Intelligent systems in all walks of life
Mechatronic advances will benefit medicine, sensing, robotics, manufacturing, space technology, and transportation
By Robert H. Bishop and M. K. Ramasubramanian
Until the 1960s, the radio was the only significant electronics in an automobile.
All other functions were entirely mechanical or electrical, such as the starter motor and the battery charging systems. There were no “intelligent safety systems,” augmenting the bumper and structural members to protect occupants in case of accidents.
Seat belts, introduced in the early 1960s, were for improving occupant safety and actuated completely mechanically. The driver or one of several mechanical control systems controlled all the engine systems.
For instance, before the introduction of sensors and microcontrollers, a mechanical distributor selected the specific spark plug to fire when the fuel-air mixture was compressed just so.
The timing of the ignition was the control variable. The mechanically controlled combustion process was not optimal in terms of fuel efficiency.
Modeling of the combustion process showed, for increased fuel efficiency, there existed an optimal time when the fuel should ignite.
The timing depends on load, speed, and other measurable quantities. The electronic ignition system was one of the first mechatronic systems to go in the automobile in the late 1970s.
The electronic ignition system consists of a crankshaft position sensor, camshaft position sensor, airflow rate, throttle position, rate of throttle- position-change sensors, and a dedicated microcontroller determining the timing of the spark plug firings.
Early implementations involved only a Hall Effect sensor to sense the position of the rotor in the distributor accurately. Subsequent implementations eliminated the distributor and directly controlled the firings utilizing a microprocessor.
Complex and highly accurate
The development of the microprocessor in the late 1960s led to early forms of computer control in process and product design. Examples include numerically controlled machines and aircraft control systems.
Yet the manufacturing processes were still entirely mechanical in nature, and the automation and control systems were implemented only as an afterthought.
The launch of the Sputnik and the advent of the Space Age provided yet another impetus to the continued development of controlled mechanical systems. Missiles and space probes necessitated the development of complex, highly accurate control systems.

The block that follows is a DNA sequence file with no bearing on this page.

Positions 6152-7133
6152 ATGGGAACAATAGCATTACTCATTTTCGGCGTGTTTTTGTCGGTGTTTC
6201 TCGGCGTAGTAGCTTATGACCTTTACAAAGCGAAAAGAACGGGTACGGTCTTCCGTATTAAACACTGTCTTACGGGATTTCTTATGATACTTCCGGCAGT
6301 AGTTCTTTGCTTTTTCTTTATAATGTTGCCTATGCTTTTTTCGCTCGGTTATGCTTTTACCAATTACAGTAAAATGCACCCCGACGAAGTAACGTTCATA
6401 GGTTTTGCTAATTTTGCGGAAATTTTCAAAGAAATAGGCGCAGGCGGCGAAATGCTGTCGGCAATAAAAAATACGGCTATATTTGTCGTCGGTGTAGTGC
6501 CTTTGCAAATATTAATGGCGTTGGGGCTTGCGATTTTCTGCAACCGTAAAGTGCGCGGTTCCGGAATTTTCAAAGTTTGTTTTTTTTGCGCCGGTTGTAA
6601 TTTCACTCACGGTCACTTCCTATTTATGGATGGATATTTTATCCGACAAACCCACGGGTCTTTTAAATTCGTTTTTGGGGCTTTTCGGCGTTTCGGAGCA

Furthermore, the need to satellite mass while providing accurate control encouraged advancements in the important field of optimal control. Time domain methods and theories of optimal control matched well with the increasing availability of high-speed computers and new programming languages.
Advancements in semiconductor and integrated circuits manufacturing led to the development of a new class of products that incorporated mechanical and electronics in the system and required the two together for their functionality.
Yasakawa Electric introduced the term mechatronics in 1969 to represent such systems. Yasakawa got the trademark in 1972, but after widespread usage of the term, released its trademark rights in 1982.
Initially, mechatronics referred to systems with only mechanical systems and electrical components—no computation was involved. Examples include the automatic sliding door, vending machines, and garage door openers.
In the late 1970s, the Japan Society for the Promotion of Machine Industry classified mechatronic products into four categories:
Class 1: Primarily mechanical products with electronics incorporated to enhance functionality. Examples include numerically controlled machine tool and variable speed drives in manufacturing machines.
Class 2: Traditional mechanical systems with significantly updated internal devices incorporating electronics. The external user interfaces are unaltered. Examples include the modern sewing machine and automated manufacturing systems.
Class 3: Systems that retain the functionality of the traditional mechanical system, but the internal mechanisms are now made of electronics. An example is the digital watch.
Class 4: Products designed with mechanical and electronic technologies through synergistic integration. Examples include photocopiers, intelligent washers and dryers, rice cookers, and automatic ovens.
The enabling technologies for each mechatronic product class illustrate the progression of electromechanical products in stride with developments in control theory, computation technologies, and microprocessors.
Class 1 products used servo technology, power electronics, and control theory. Class 2 products used the availability of early computational and memory devices and custom circuit design capabilities. Class products relied heavily on the microprocessor and integrated circuits to replace mechanical systems.
Finally, class 4 products marked the beginning of true mechatronic systems, through integration of mechanical systems and electronics. It was not until the 1970s with the development of the microprocessor by the Intel Corporation that integration of computational systems with mechanical systems became practical.
The divide between classical control and modern control narrowed significantly in the 1980s with the advent of robust control theory. These days everyone agrees control engineering must consider both the time domain and the frequency domain approaches simultaneously in the analysis and design of control systems.
Also during the 1980s, the utilization of digital computers as integral components of control systems became routine. There are literally hundreds of thousands of digital process control computers installed worldwide.